Santuario de Las Nieves

As you may already know, our normal territory for walking is the north of La Palma and all things GR130 Camino Real on any part of the island. Oh and of course the GR131 which lurks some 2000m above us and which we are always promising ourselves to finish.  But at times, needs must and we just have to break out and enjoy a new walk out of our usual territory. New walk for us that is.
Santa Cruz is an area where we have done relatively little walking except for a five-hour circular walk from San Pedro, a 2-hour circular walk from Mazo and the GR130 (obviously) and so it was time to reach for the La Palma Rother Walking guide to see what suggestions we might find in there. Two walks immediately sprang out at us, a walk directly from Santa Cruz to the Santuario de Las Nieves and to the Mirador Concepcion - both short at around 2.5 hours each but could be combined. We chose the Las Nieves route.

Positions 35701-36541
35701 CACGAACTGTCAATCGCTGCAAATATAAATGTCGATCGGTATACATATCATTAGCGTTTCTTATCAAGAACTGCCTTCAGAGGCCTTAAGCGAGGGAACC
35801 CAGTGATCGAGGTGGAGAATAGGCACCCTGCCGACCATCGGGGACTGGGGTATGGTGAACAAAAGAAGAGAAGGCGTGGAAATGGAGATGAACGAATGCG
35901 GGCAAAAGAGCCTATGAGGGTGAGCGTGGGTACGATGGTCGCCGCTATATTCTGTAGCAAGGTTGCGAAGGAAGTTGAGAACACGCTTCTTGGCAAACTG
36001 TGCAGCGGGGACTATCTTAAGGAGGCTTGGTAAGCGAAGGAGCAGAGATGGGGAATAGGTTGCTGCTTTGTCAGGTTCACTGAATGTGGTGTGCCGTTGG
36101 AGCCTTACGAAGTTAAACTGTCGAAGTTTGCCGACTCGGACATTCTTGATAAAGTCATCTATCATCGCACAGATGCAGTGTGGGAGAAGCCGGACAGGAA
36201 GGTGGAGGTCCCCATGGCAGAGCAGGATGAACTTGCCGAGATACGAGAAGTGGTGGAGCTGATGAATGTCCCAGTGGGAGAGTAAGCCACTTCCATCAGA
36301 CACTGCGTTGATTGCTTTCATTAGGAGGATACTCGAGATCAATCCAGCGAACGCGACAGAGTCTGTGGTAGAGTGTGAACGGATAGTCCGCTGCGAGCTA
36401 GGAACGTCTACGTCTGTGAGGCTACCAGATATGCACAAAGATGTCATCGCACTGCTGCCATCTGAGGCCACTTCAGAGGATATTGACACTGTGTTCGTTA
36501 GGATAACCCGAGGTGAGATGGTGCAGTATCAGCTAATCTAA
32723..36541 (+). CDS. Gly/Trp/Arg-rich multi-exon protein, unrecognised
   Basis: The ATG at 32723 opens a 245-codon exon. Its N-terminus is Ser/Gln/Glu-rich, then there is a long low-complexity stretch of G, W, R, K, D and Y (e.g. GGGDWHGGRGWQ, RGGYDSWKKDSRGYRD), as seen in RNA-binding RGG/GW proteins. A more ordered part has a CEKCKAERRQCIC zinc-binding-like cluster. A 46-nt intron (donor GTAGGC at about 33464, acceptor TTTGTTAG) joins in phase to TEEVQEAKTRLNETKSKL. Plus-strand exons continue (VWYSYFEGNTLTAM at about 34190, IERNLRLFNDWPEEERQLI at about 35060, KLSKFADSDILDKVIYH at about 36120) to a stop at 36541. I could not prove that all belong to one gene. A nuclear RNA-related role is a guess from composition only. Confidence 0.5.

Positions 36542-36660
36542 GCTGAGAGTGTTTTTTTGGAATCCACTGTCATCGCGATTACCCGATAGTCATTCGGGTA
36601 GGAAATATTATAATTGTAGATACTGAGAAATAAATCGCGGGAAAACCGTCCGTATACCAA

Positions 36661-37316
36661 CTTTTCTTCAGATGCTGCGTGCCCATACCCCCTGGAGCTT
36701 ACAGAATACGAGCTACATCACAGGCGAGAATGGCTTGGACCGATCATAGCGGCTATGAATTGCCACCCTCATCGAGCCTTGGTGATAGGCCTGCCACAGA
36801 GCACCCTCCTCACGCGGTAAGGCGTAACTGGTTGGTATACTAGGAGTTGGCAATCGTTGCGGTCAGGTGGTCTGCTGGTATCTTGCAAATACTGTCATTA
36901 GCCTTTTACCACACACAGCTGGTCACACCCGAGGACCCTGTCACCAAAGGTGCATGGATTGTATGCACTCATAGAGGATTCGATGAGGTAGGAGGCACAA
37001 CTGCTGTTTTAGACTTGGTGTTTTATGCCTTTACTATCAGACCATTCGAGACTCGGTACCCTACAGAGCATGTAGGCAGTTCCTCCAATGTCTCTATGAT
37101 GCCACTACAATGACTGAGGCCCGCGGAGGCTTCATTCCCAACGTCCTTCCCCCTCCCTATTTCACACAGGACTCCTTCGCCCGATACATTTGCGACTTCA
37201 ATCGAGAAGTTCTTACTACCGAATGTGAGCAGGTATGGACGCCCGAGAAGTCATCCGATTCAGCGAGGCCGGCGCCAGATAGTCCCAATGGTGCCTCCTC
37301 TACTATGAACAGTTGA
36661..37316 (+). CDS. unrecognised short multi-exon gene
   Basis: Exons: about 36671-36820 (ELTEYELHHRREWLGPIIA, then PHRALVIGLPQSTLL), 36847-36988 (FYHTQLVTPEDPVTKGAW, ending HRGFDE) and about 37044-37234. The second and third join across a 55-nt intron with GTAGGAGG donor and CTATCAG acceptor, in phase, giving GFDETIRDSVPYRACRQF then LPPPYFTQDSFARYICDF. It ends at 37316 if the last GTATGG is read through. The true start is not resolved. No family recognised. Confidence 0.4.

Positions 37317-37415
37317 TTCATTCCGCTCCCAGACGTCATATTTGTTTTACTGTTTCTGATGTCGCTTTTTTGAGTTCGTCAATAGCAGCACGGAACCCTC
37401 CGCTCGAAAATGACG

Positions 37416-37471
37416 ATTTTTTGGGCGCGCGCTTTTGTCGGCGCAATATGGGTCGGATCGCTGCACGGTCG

Bearing in mind that the walking guide was over 12 years old and the city bypass that we would somehow have to get the other side of has been built since the book was written, this was going to be interesting. Nonetheless, this did not explain why the route description didn't seem to fit the walk and it wasn't very long before we began to realise that whilst we might be following the signs to the Santuario de Las Nieves and the instructions of 'helpful man,' we were definitely not on Mr. Rother's route.
But for those of you who don't want to get involved in the quandary, the route is easy enough if you follow the signs - just to note that because it is a circular route, there are obviously two directions in which it can be walked.